U.S. drivers couldn’t send text messages or use mobile phones — even with headsets or portable speakers — under U.S. National Transportation Safety Board recommendations aimed at preventing distracted-driving crashes.
“Too many people are texting, talking and driving at the same time,” NTSB Chairman Deborah Hersman said at a hearing in Washington this week. “It’s time to put a stop to distraction. No call, no text, no update is worth a human life.”
Systems built into cars, like General Motors Co.’s OnStar, and global positioning systems wouldn’t be affected by the ban, said Kelly Nantel, an NTSB spokeswoman.
The NTSB recommends safety improvements for U.S. agencies to act upon. It can’t implement them itself. Donald Karol, the NTSB’s director of highway safety, said the agency had been recommending collision warning systems since the mid-1990s.
The board strengthened its anti-phone stance after completing its investigation into an August 2010 crash in Gray Summit, Mo., in which a 19-year-old GMC Sierra pickup driver sent or received 11 text messages in 13 minutes before plowing into the back of a tractor-trailer.
Two school buses collided with the stopped trucks. The pickup driver and one bus passenger perished in the crash. The truck driver and 37 other people were injured.
Last year, 3,092 deaths, or 9.4 percent of 2010 U.S. road fatalities were related to driver distraction, the National Highway Traffic Safety Administration said last week.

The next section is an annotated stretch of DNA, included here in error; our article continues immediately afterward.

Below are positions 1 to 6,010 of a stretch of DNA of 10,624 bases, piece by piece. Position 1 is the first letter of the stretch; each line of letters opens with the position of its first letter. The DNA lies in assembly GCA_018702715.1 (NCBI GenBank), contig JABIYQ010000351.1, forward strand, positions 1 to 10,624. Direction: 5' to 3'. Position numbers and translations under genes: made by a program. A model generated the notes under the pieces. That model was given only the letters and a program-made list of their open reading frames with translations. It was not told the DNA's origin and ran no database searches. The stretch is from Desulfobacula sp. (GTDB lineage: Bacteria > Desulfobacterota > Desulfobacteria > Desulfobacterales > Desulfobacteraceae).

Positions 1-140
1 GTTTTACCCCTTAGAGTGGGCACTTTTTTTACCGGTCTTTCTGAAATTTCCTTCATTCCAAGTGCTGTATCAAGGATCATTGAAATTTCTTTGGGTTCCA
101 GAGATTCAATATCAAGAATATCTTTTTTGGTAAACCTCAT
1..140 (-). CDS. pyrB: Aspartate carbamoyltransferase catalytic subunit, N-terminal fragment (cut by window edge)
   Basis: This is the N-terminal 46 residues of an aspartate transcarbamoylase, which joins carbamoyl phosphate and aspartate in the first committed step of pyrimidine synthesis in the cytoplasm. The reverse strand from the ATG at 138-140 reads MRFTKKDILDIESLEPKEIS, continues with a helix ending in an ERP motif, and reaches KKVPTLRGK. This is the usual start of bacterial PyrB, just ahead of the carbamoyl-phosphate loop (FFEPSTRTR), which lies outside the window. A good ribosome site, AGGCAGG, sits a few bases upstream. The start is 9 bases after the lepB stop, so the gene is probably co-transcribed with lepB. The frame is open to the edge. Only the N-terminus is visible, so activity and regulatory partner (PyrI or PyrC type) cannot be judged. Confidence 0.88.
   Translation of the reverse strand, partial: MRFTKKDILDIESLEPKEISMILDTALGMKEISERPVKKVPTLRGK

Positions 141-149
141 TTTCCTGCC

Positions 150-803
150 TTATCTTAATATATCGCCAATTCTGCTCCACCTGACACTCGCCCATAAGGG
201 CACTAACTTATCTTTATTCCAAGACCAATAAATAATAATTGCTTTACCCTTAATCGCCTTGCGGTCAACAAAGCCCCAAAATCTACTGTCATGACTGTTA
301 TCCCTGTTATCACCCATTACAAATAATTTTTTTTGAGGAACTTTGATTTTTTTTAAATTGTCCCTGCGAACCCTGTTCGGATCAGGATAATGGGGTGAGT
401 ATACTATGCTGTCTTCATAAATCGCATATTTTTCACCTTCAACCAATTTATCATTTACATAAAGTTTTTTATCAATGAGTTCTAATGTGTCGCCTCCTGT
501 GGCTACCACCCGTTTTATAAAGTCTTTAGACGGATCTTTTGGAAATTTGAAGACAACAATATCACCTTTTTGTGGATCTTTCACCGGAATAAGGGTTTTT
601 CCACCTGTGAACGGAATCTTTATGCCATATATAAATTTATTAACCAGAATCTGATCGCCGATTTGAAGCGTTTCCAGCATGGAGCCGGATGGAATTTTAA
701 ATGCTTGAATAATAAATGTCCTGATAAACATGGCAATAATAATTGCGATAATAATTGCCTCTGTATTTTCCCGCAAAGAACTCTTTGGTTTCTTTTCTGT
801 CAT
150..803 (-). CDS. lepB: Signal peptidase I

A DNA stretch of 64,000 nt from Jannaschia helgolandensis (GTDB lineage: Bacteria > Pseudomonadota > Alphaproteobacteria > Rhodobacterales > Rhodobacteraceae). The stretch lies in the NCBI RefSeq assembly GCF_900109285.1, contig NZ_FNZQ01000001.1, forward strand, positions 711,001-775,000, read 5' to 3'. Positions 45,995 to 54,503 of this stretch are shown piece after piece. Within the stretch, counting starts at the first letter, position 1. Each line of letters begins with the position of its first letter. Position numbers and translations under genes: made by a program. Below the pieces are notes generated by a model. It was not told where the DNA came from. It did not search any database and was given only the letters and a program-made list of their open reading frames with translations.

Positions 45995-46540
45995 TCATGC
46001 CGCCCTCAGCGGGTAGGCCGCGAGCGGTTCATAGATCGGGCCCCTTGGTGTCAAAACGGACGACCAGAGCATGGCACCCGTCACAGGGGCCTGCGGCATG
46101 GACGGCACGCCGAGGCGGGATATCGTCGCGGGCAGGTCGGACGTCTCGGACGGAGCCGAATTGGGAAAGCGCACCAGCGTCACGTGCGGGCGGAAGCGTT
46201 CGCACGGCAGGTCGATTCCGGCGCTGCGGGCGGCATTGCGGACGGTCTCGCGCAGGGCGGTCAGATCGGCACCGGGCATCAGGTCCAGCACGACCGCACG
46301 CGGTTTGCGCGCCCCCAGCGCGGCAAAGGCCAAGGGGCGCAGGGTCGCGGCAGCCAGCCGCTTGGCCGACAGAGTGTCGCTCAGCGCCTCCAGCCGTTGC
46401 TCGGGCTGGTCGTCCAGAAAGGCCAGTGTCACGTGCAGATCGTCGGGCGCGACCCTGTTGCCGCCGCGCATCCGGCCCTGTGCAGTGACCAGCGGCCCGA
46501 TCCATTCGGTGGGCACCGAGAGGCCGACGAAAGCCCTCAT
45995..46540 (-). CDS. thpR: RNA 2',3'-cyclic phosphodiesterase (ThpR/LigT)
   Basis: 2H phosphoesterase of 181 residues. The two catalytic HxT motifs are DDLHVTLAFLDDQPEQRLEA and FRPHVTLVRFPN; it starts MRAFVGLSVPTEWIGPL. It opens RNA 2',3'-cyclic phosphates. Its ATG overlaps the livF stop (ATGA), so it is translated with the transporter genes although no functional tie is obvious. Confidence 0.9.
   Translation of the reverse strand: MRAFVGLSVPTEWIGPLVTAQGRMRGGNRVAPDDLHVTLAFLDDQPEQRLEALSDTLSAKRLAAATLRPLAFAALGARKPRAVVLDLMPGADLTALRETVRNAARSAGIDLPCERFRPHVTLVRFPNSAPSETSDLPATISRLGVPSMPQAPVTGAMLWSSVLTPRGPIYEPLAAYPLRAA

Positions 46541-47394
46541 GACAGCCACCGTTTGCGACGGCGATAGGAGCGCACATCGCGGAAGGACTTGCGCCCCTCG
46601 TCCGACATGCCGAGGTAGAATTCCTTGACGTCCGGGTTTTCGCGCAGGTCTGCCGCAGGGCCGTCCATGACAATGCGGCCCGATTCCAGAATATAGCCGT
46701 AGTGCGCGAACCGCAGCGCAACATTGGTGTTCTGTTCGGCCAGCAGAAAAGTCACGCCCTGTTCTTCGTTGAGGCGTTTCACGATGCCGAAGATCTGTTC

Safety regulators have been debating how much to regulate drivers’ cell-phone use for the past decade. U.S. Transportation Secretary Ray LaHood says he believes motorists are distracted by any use of mobile phones while driving, including hands-free calls.
LaHood, whose campaign against texting and talking on the phone while driving has led to restrictions in 30 states, says his concerns extend to vehicle information and entertainment systems such as OnStar or Ford Motor Co.’s Sync.
The NTSB’s recommendation would have to be adopted separately by each U.S. state, since states have authority to regulate driver behavior. States should adopt electronic-device bans, then back up the laws with aggressive enforcement in the same way they have with drunk driving and seat-belt use, Hersman said.
The use of phones and e-mail by operators is so prevalent that securing call records and the devices themselves is one of the first steps investigators now take after accidents, she said.
The NTSB called for a total ban on mobile phones for truck and bus drivers in September, when Hersman said distracted driving was “increasingly prevalent, exacerbating the danger we encounter daily on our roadways.”
The Federal Motor Carrier Safety Administration, which regulates trucking and bus companies, banned hand-held cell phones for drivers operating commercial vehicles last month. It banned texting for commercial drivers in January 2010.